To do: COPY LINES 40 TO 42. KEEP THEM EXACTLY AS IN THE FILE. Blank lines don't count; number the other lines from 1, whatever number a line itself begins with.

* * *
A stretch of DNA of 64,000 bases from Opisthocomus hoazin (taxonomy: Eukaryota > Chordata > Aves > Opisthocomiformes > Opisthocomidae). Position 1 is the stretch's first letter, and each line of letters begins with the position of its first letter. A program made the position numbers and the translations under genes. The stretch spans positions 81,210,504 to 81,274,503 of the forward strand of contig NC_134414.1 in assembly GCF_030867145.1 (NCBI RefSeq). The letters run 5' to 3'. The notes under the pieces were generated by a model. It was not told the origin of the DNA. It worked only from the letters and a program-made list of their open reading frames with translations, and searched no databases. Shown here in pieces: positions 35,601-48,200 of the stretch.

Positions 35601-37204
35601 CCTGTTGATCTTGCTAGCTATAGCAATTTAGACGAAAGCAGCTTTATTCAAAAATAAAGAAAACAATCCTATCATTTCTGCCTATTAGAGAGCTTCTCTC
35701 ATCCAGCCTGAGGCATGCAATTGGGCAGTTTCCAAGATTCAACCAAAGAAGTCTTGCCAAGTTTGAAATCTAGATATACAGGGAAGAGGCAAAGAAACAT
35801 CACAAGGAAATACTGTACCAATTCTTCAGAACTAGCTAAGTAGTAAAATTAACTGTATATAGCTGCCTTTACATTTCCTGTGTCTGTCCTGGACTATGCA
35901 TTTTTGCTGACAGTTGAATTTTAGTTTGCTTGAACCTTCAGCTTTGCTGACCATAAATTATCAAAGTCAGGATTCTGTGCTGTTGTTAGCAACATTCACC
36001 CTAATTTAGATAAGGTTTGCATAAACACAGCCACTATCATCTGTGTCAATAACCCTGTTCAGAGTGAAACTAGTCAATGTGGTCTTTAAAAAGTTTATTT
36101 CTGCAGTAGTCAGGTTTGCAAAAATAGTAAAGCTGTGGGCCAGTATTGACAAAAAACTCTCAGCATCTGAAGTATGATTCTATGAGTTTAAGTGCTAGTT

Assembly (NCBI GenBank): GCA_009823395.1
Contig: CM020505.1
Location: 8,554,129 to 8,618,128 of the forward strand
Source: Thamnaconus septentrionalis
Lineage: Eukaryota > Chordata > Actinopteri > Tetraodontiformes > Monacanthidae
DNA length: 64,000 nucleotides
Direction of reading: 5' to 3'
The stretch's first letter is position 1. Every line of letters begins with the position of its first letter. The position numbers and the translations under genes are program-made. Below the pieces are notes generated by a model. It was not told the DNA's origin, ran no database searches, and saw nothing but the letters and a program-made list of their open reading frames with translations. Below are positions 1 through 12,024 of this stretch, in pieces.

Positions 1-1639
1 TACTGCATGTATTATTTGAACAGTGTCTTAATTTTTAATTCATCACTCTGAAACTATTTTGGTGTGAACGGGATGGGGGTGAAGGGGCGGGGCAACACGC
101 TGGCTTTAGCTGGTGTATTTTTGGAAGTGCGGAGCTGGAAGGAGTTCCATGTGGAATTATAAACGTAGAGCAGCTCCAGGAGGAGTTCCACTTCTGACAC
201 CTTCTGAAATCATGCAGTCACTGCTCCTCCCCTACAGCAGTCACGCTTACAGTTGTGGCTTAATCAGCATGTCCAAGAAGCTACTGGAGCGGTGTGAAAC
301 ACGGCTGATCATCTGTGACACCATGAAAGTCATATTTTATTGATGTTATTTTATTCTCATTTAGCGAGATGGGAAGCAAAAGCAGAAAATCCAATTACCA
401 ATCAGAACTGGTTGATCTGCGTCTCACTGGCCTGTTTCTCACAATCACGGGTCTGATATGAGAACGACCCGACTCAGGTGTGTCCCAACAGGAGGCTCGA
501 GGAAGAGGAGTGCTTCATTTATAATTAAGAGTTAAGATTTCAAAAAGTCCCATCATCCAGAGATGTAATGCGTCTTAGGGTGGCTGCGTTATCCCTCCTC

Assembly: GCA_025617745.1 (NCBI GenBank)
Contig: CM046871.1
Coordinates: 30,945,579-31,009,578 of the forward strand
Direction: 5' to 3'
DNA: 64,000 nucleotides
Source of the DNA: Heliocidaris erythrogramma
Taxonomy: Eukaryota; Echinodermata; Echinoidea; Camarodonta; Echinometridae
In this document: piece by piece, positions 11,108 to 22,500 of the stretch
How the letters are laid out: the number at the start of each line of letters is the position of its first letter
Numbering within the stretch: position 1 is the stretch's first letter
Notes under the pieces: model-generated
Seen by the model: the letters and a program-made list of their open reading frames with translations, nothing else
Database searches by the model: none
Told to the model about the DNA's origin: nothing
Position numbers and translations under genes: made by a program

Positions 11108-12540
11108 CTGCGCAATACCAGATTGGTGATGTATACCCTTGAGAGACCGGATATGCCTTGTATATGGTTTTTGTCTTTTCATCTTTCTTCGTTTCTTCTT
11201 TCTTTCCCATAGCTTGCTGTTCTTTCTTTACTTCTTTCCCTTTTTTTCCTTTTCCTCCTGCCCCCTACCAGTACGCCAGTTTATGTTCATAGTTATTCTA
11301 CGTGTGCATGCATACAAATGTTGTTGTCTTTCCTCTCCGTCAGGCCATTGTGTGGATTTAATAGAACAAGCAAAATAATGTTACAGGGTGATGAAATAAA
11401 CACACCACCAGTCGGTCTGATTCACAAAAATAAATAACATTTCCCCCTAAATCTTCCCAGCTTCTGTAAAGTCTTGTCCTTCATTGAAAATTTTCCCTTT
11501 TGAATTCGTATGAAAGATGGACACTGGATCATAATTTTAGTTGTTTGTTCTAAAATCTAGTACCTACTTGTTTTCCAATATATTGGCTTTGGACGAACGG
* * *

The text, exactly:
11108 CTGCGCAATACCAGATTGGTGATGTATACCCTTGAGAGACCGGATATGCCTTGTATATGGTTTTTGTCTTTTCATCTTTCTTCGTTTCTTCTT
11201 TCTTTCCCATAGCTTGCTGTTCTTTCTTTACTTCTTTCCCTTTTTTTCCTTTTCCTCCTGCCCCCTACCAGTACGCCAGTTTATGTTCATAGTTATTCTA
11301 CGTGTGCATGCATACAAATGTTGTTGTCTTTCCTCTCCGTCAGGCCATTGTGTGGATTTAATAGAACAAGCAAAATAATGTTACAGGGTGATGAAATAAA